Two basic types of condenser microphones are currently available. One uses an external power supply to provide the polarizing voltage needed for the capacitive circuit. These externally-polarized microphones are intended primarily for professional studio use or other extremely critical applications.
A more recent development is the electret condenser microphone (Fig. 2). In these models, the polarizing voltage is impressed on either the diaphragm or the back plate during the manufacturing process, and this charge remains for the life of the microphone.
Figure 2: Electret Condenser Element
The best electret condenser microphones are capable of very high-quality performance, and are used extensively in broadcast, recording and sound reinforcement.
Due in part to their low-mass diaphragms, condenser microphones are inherently lower in handling or mechanical noise than dynamic microphones. For all of its electret condenser designs, Audio-Technica has elected to apply the polarizing voltage, or fixed-charge, to the back plate rather than the diaphragm. By doing this, a thinner material may be used for the diaphragm, providing a considerable performance advantage over electret microphones of conventional design. Many Audio-Technica microphone diaphragms, for example, are only 2 microns thick (less than 1/10,000th of an inch)!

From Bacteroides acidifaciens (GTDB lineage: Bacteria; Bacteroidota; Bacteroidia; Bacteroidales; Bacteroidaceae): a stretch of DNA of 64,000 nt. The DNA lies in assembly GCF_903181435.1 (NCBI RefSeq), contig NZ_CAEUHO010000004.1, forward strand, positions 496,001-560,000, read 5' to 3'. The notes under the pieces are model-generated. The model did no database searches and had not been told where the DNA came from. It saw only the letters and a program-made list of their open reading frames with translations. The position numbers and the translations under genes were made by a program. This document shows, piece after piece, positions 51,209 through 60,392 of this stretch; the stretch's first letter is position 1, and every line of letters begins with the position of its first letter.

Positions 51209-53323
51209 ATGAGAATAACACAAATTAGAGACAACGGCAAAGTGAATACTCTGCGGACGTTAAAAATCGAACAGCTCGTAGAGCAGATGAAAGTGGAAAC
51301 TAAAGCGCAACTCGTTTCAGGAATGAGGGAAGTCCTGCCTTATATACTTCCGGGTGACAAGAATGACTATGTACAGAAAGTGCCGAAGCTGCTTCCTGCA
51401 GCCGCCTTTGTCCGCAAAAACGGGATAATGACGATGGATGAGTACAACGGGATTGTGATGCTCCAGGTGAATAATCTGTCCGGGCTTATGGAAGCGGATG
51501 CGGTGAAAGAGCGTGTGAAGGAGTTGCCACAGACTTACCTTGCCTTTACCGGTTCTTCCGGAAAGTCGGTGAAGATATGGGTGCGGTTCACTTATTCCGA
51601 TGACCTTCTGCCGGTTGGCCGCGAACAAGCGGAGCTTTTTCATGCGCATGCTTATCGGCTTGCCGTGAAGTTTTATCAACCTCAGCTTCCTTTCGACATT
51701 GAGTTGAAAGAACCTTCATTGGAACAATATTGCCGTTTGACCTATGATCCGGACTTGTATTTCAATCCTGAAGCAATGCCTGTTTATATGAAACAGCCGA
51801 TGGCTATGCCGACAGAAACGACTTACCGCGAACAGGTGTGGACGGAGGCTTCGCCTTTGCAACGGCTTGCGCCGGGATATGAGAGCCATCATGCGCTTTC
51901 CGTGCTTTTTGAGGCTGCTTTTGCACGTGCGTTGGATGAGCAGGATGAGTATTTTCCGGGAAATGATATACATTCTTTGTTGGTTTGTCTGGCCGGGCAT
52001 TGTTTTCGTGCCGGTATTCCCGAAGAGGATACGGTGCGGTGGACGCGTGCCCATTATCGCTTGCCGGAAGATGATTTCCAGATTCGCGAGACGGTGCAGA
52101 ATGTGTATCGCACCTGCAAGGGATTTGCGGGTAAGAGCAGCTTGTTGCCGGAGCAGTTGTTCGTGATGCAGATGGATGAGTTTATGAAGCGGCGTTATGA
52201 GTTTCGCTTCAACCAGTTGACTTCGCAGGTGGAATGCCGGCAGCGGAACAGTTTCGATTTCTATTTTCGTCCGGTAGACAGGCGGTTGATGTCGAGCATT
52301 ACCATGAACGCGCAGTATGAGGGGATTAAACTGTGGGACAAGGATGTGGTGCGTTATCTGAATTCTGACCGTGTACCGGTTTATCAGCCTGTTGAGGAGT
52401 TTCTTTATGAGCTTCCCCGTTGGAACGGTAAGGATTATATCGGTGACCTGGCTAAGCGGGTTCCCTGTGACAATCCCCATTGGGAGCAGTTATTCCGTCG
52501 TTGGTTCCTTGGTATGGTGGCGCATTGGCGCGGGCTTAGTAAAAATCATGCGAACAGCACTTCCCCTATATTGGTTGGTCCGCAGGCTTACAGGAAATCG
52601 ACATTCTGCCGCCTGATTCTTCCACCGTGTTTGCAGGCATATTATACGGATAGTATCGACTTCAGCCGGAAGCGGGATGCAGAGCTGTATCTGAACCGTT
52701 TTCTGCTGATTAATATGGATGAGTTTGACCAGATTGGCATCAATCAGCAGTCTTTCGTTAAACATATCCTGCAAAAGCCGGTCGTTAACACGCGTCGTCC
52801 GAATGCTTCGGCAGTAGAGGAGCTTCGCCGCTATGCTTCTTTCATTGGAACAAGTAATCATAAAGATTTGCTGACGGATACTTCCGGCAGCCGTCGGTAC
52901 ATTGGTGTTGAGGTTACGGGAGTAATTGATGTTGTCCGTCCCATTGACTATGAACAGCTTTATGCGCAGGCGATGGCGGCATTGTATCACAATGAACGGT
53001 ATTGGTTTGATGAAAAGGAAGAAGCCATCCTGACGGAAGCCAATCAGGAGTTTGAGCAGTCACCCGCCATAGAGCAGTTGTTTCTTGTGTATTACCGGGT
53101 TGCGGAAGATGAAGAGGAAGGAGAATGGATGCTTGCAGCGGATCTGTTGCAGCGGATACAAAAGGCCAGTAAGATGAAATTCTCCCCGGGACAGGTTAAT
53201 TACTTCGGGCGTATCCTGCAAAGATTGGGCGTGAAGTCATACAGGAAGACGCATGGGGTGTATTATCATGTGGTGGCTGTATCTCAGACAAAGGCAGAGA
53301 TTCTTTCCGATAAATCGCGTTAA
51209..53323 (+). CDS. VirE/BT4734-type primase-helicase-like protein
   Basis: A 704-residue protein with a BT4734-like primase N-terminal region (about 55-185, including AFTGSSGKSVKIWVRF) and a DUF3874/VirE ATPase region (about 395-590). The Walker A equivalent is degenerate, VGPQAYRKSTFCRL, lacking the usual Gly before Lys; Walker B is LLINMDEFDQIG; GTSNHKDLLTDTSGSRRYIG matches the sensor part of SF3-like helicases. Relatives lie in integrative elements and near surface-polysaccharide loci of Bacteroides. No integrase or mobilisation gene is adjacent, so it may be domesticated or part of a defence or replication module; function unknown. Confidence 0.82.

Condenser microphones have two other design advantages that make them the ideal (or the only) choice for many applications: they weigh much less than dynamic elements, and they can be much smaller. These characteristics make them the logical choice for line – or “shotgun” – microphones, lavaliers and miniature microphones of all types.
Attempts at miniaturizing dynamic microphones result in greatly reduced low frequency response, overall loss in acoustic sensitivity, and higher mechanical or handling noise.